In the new Ochre House production, Nazis are on the rise, and the protagonist’s cause to help the persecuted comes at a higher price than he expects.EXPAND
In the new Ochre House production, Nazis are on the rise, and the protagonist’s cause to help the persecuted comes at a higher price than he expects.
Robert Hart

New Year, New Works: These Plays Are Getting a Dallas Debut in 2017

Most of the notable mid-size theaters in DFW will produce at least one new play in 2017. This is an exciting trend. A commitment to producing and developing new works gives artists a reason to consider our city a a viable arts community.

While some theaters will produce new works by established playwrights, others are taking chances on younger and less frequently produced writers. New play festivals by both Amphibian Stage Productions and Kitchen Dog Theatre are great ways to see a lot of new works in one place and discover the talent in our own backyard.

War Flower
Bath House Cultural Center
521 E. Lawther Drive
Jan. 19-28

Real-life couple Danielle Georgiou and Justin Locklear are back with another original dance/theater mashup. War Flower examines the cyclic and savage laws of time, nature and ritual for this performance about human survival, which also features original choreography and sound composition. In previous productions, they have explored masculinity, femininity, youth and sexuality with The Show About Men and Nice, among others.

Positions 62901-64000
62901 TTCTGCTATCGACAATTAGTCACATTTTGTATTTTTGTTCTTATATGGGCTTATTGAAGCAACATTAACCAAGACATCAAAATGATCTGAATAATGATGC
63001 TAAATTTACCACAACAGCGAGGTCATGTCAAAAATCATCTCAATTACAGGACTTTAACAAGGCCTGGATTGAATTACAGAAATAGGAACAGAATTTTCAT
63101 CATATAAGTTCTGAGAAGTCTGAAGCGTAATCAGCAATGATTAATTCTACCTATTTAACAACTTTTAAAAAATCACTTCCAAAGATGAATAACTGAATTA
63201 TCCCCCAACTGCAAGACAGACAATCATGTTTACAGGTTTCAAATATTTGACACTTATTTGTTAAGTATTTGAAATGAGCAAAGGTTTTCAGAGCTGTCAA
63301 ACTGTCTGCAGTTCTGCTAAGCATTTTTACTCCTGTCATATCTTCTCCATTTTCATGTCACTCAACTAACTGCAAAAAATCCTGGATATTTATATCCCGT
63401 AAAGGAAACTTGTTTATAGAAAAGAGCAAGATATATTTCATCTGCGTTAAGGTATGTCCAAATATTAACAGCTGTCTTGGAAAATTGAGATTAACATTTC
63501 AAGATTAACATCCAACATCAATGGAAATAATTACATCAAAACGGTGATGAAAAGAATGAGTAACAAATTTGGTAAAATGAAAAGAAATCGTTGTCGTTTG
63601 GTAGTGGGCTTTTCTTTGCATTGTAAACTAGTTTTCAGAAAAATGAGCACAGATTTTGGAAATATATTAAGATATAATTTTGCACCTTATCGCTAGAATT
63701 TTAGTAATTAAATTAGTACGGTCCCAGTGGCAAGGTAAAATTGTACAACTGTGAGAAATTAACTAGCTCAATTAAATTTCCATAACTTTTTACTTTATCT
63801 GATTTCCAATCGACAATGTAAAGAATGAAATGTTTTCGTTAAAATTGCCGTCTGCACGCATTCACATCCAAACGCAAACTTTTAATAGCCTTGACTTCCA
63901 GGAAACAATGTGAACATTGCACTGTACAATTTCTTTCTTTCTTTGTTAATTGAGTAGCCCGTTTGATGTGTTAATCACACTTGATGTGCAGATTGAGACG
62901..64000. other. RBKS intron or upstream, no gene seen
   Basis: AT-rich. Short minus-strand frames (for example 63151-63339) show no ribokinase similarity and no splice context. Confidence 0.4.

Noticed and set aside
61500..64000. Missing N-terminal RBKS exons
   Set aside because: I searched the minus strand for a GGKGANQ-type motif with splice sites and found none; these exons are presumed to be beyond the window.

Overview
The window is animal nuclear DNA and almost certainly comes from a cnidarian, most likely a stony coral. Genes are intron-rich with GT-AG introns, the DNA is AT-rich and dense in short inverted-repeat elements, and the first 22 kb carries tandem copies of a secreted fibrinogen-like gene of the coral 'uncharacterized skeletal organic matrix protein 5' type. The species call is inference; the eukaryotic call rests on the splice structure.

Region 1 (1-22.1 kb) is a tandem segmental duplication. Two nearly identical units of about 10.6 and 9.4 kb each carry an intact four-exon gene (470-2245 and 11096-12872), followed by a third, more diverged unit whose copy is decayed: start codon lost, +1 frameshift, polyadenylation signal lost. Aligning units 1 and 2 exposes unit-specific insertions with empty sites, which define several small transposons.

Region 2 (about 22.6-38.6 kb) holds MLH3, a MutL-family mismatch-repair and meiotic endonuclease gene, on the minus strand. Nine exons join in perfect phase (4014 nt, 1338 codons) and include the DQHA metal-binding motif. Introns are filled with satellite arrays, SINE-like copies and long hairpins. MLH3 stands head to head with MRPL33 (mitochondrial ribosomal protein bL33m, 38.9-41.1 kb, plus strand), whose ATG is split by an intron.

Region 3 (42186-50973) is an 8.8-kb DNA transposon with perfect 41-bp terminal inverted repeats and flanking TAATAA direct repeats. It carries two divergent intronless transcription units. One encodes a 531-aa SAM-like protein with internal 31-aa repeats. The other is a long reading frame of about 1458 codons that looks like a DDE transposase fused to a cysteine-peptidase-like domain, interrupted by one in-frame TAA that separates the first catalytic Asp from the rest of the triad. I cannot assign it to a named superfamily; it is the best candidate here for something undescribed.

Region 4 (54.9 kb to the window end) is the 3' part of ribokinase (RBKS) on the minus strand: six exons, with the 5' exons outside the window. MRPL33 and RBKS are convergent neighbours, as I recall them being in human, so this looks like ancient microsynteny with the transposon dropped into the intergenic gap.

Thirsty Thursdays
Wild Detectives
314 W. 8th St.
Jan. 26, Feb. 23, March 30, April 27

House Party Theatre will perform three new works each month at The Wild Detectives. Each play is written and directed by local writers, actors and directors.

Dr. Bobaganush
Ochre House Theatre
825 Exposition Ave.
Jan. 28-Feb. 18

Ochre House’s Matthew Posey is back after a hiatus and has gathered a group of performers and seven local musicians for this production. Dr. Bobaganush is a “new musical satire that delves into humankind’s relationship to fascism, featuring live, original music, dance and new vaudeville.” The plot involves Nazis on the rise, and a man, Dr. Bobaganush, whose cause to help the persecuted comes at a higher price than he expects.

Big Enough: The Musings and Misadventures of a Bumblef*ck